During bargaining, the patient strives to eliminate uncertainty by rationalizing: coping methods include soothing words such as if I do this or that, I’ll be okay. Patients can “shop” for any medical therapy or a more agreeable diagnosis (Corr, 2022). Bargaining is frequently associated with a search for lost health and other features of their previous, disease-free existence. Bargaining, like rage, may lead to good action and active engagement in therapy, but unreasonable expectations can lead to disappointment.
Depression is a typical response to extreme stress. This is generally the point at which patients’ emotional shields are worn down, and they truly face the grief and agony of their situations. People suffering from depression may have sleeplessness, difficulty concentrating or experiencing pleasure, as well as emotions of hopelessness and fear.
There is a distinction between reactive depression, which is prevalent following a devastating medical diagnosis, and clinical depression (UPMC, 2022). Depression provides a much-needed vacation from being cheery, brave, and having everything under control.
According to Corr (2020), patients suffering from depression may typically overcome it by reflecting and expressing their thoughts, as well as adjusting their nutrition, and exercising as much as they can. Acceptance is also defined as “being done voluntarily or happily.” Healthy acceptance of a chronic condition, on the other hand, includes a measure of stubbornness or reluctance to give in (Corr, 2022). It’s a fine line between “containing” the sickness inside oneself and allowing it to “contain” or dominate one’s entire existence.
The Role of the Health Practitioner in Teaching Patients at Different Life Stages
People are extremely dependent on their parents during their formative years. As a result, parents should be provided accurate information on their child’s emotional and psychological development. Professionals may supply knowledge that can help prevent common ailments as individuals age (Lövdén et al., 2020). For instance, sex education is crucial for students in high schools to avoid new cases of STIs.
When a person matures, they require ways and tactics for maintaining their health and well-being. As people age, the health care professional must teach them the importance of a healthy diet and exercise to avoid health conditions like diabetes. It is also important for the aged to go for regular health checks and screening (Lövdén et al., 2020). Health providers should focus on giving transparent data and psychological assistance during the latter phases of life.
The Family’s Role in Patient Education
The family influences the patient’s views and attitudes toward health, lifestyle, and treatment. A patient’s primary support system or family can influence health and health care decisions. Family members frequently assist patients in making difficult health-care decisions (Withidpanyawong et al., 2019).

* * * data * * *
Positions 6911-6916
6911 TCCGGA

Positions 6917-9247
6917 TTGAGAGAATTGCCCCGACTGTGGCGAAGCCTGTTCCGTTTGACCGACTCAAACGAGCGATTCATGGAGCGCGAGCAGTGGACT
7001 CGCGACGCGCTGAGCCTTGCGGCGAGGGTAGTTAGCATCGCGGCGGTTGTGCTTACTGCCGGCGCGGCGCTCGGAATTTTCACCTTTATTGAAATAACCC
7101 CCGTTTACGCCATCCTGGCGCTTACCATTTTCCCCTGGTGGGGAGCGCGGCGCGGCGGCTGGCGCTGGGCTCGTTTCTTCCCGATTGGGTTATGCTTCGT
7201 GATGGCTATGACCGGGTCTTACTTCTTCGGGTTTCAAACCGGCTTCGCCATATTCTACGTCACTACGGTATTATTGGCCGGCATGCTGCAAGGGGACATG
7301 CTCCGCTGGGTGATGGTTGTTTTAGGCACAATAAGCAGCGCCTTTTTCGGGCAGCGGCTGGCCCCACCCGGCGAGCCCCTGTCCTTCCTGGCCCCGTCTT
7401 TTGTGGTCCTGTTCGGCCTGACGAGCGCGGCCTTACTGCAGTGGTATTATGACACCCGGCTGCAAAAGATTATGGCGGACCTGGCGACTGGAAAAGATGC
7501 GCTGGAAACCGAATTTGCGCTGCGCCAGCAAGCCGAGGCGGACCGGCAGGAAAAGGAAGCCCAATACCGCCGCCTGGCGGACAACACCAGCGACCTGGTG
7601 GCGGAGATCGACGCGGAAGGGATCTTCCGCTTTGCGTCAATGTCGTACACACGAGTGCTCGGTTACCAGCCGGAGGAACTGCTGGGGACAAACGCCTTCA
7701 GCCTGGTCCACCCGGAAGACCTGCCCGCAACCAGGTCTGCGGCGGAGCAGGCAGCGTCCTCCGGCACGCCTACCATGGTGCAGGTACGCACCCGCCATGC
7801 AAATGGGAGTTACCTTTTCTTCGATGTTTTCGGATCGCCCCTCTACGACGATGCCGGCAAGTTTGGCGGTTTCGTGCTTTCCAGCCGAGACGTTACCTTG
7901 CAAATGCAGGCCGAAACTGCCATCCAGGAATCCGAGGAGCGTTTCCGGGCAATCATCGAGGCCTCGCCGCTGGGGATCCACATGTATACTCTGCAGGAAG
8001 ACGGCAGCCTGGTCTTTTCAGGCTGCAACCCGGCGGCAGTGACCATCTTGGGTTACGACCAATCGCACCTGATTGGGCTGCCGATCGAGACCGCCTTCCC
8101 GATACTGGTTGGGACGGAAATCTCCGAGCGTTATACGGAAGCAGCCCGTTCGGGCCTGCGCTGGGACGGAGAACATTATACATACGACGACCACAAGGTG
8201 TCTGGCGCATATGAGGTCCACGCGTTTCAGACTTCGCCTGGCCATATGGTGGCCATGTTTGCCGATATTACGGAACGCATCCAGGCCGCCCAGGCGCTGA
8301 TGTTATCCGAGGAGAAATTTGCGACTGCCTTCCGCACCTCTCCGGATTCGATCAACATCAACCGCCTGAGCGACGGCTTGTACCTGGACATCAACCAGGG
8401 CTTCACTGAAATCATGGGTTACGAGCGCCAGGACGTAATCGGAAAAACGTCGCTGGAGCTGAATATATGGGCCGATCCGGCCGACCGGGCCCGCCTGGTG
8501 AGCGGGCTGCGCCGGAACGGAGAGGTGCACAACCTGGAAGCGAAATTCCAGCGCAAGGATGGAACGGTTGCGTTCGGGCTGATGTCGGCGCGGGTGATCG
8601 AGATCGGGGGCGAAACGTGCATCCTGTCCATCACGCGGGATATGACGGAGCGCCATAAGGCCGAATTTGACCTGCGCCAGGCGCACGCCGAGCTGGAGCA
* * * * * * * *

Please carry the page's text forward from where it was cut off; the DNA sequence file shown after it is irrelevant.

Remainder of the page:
Family members may also have an impact on how well patients follow instructions. Family members have essential roles in patient care, including decision-making, supporting the healthcare team in administering treatment, improving patient safety, helping in-home care, and meeting the patient’s family’s and society’s goals.
How the Patient’s Family Influences Compliance
The family impacts health behavior through interactions and reactions, prior experiences and attitudes, and the family’s link to the community in which its members reside. The health care provider must discover who the patient turns to in the family for support (Withidpanyawong et al., 2019).
By measuring and watching family relationships, the health care professional may include the appropriate support persons in the patient’s treatment plan, resulting in a more optimum outcome. Health care providers will be more effective in their patient treatment.
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Psychosocial Factors in Patient Education Personality Styles and Steps in Adjustment to an Illness Instructions
Write a short (50-100-word) paragraph response for each question. This assignment is to be submitted as a Microsoft Word document. Give examples of psychosocial factors that affect the health care professional and the effect those factors could have on patient education. Give examples of psychosocial factors that affect the patient and the effect those factors could have on patient education. Explain what is meant by personality styles and give examples of approaches that could be used to help the patient. Include self-perception as a factor. List the steps in adjustment to illness and how the patient copes with each step. Explain the health professional\'s role in teaching the patient at different life stages. Define the role of the family in patient education. How might the family influence the compliance of the patient and what measures can the health care professional use in communication with the family?